J. C. Ryle is always timely and quotable – especially now as we have been reflecting on the life, death, and resurrection of our Lord:
“He never had any of the riches of this world. When he crossed the Sea of Galilee, it was in a borrowed boat. When he rode into the holy city, it was on a borrowed beast. When he was buried, it was in a borrowed tomb.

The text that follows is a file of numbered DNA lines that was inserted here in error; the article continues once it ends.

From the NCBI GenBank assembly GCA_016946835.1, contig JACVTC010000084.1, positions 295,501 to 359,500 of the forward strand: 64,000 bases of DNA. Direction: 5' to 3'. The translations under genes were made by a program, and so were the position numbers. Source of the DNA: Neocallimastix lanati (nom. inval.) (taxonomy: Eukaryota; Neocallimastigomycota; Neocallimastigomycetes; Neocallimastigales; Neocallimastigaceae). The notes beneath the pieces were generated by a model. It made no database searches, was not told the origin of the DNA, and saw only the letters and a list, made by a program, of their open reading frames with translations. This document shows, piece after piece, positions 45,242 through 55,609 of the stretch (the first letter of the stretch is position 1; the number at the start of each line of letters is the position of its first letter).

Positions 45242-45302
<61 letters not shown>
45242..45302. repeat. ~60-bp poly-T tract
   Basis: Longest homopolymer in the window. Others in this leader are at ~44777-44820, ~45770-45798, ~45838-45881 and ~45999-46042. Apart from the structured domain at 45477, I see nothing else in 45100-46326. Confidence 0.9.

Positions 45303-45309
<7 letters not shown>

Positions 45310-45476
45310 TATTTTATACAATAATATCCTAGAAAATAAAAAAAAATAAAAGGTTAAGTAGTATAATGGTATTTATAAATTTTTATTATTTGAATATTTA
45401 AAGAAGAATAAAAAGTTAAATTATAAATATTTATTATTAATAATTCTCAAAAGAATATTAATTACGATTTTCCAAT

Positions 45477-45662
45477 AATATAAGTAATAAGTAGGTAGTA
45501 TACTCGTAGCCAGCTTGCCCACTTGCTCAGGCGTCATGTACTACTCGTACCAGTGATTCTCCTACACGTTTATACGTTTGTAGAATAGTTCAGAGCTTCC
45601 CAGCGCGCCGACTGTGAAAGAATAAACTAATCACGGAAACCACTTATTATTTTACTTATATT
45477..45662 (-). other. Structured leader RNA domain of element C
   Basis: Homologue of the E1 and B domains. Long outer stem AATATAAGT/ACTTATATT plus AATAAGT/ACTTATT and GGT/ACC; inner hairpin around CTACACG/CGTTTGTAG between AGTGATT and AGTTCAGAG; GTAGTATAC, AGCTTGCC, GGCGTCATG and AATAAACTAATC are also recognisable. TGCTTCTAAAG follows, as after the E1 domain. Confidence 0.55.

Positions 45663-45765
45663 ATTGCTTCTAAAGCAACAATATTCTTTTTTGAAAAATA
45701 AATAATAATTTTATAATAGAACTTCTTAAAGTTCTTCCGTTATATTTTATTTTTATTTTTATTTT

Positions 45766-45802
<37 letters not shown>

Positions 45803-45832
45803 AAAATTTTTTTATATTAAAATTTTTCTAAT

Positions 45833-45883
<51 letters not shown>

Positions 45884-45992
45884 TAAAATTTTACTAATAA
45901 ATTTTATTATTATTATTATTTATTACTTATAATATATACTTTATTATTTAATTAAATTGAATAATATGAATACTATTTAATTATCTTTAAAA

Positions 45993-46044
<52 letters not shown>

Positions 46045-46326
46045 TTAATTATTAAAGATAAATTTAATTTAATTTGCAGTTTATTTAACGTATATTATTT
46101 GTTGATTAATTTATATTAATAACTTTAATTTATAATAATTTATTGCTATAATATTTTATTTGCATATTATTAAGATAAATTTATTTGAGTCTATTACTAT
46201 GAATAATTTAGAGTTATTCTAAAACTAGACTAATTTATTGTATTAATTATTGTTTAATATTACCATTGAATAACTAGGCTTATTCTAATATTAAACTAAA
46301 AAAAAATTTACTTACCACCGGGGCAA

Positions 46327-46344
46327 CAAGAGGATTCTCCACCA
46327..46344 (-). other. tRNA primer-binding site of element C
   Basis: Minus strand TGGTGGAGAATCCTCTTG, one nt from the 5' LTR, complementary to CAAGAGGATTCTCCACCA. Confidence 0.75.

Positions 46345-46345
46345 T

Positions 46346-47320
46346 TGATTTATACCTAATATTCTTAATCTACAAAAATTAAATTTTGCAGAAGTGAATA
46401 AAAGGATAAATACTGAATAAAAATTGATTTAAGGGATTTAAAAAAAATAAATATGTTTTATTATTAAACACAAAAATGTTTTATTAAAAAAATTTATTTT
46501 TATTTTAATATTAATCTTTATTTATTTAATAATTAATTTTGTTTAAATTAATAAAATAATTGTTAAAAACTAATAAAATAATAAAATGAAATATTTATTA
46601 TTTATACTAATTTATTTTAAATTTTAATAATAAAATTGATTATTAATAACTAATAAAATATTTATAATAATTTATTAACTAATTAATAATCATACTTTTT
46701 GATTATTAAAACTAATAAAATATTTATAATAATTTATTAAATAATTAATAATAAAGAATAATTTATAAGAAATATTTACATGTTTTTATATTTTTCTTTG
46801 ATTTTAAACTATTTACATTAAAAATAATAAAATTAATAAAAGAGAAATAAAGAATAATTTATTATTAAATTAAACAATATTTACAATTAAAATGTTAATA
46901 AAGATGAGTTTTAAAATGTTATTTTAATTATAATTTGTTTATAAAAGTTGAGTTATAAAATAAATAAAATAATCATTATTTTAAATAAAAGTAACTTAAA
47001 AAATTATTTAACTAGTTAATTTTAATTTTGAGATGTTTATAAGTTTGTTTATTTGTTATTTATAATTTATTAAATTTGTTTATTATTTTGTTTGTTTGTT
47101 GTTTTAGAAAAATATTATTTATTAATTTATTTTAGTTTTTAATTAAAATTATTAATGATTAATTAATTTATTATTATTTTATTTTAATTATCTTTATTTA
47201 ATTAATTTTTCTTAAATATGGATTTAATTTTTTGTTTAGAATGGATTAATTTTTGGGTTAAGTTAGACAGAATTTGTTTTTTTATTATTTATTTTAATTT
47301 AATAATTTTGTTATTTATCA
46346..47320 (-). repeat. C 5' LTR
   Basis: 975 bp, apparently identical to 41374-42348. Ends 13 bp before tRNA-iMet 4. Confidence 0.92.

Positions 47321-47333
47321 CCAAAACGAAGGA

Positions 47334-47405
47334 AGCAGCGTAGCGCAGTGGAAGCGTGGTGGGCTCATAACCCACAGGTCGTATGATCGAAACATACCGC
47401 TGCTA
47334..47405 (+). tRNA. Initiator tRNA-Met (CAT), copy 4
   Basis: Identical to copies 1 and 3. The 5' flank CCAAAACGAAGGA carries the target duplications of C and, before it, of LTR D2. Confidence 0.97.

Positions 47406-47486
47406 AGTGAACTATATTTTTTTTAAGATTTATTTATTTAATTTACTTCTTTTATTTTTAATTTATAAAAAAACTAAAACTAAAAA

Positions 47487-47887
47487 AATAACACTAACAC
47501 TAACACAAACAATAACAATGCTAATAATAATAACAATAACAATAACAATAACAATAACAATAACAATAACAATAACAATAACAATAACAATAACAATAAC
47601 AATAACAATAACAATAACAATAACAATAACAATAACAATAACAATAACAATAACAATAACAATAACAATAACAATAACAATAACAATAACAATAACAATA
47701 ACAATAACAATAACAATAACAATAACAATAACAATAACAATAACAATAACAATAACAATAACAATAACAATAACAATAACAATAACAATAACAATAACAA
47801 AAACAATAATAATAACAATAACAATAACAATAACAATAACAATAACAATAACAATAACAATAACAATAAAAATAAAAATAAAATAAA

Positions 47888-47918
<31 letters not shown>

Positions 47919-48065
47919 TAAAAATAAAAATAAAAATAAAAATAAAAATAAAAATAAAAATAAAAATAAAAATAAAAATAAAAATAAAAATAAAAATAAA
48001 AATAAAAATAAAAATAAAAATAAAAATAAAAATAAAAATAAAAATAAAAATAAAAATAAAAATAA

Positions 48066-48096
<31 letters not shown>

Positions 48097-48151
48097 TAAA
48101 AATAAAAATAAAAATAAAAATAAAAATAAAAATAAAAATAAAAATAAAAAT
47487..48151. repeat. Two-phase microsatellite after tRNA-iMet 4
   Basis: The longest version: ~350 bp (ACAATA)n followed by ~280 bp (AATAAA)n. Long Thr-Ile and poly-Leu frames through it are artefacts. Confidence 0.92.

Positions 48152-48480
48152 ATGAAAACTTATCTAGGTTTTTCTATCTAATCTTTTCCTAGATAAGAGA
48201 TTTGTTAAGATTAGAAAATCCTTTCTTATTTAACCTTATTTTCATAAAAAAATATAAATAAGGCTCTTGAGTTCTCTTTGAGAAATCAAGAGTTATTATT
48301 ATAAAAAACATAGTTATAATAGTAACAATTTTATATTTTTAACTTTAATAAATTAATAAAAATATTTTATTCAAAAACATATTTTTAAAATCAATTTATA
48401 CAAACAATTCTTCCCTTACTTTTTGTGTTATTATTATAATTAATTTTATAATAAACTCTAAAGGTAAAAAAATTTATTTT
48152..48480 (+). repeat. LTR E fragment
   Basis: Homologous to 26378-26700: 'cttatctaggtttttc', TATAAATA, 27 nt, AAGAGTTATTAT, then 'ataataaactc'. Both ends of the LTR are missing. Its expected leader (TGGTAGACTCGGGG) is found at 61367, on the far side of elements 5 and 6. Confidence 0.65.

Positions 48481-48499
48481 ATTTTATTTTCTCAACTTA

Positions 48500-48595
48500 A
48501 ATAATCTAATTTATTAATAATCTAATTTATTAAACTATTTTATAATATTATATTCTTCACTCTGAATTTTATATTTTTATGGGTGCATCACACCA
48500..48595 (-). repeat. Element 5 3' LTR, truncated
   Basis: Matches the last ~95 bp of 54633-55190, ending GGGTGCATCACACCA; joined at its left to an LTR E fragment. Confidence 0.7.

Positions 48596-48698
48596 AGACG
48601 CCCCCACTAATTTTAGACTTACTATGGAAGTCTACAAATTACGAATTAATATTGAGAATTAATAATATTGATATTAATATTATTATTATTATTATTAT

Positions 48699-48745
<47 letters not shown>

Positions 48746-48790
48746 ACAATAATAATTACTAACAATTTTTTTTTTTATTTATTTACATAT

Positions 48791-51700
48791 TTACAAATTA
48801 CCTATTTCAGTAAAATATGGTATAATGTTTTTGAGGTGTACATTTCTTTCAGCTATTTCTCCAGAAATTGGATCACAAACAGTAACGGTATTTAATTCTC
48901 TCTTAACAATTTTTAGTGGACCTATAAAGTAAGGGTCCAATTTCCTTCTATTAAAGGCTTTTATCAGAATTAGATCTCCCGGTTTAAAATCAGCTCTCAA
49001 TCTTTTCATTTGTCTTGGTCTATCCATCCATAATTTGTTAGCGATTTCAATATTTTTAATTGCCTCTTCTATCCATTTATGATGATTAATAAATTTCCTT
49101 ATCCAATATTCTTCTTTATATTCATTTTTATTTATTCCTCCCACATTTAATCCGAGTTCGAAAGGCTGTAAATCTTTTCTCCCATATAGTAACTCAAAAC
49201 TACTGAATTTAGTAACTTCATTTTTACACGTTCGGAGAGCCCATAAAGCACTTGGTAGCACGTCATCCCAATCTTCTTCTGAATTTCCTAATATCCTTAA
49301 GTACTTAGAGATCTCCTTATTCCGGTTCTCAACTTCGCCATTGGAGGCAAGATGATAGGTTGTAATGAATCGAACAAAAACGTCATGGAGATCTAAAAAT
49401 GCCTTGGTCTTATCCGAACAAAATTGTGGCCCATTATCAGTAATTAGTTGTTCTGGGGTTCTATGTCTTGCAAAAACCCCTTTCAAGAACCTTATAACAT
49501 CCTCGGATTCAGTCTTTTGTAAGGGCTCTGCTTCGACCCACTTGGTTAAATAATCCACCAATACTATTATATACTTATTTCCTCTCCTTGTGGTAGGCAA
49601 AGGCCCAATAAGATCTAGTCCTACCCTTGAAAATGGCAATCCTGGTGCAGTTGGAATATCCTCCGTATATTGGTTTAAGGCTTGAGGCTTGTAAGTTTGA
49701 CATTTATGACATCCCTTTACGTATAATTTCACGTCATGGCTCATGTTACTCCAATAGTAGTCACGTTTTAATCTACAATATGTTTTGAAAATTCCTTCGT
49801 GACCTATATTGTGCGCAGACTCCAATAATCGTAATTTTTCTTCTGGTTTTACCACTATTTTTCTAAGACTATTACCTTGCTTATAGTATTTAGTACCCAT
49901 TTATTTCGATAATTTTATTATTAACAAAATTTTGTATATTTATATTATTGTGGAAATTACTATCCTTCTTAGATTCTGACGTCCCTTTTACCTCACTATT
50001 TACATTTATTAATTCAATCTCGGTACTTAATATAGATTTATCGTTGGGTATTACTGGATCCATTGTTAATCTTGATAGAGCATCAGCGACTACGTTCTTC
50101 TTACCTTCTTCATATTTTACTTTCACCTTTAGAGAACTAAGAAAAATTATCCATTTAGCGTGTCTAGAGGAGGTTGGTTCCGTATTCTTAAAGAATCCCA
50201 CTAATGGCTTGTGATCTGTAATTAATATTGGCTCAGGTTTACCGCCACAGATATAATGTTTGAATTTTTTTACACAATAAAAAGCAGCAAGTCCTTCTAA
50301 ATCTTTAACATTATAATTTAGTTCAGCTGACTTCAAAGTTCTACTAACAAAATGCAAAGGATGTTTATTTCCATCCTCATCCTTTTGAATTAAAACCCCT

We have in this simple fact, an instance of that marvelous union of weakness and power, riches and poverty, the godhead and the manhood, which may be so often traced in the history of our blessed Lord. Who that reads the Gospels carefully can fail to observe that he who could feed thousands with a few loaves, was himself sometimes hungry; and he who could heal the sick and inform, was himself sometimes weary; that he who could cast out devils with a word, was himself tempted; and he who could raise the dead, could himself submit to die?”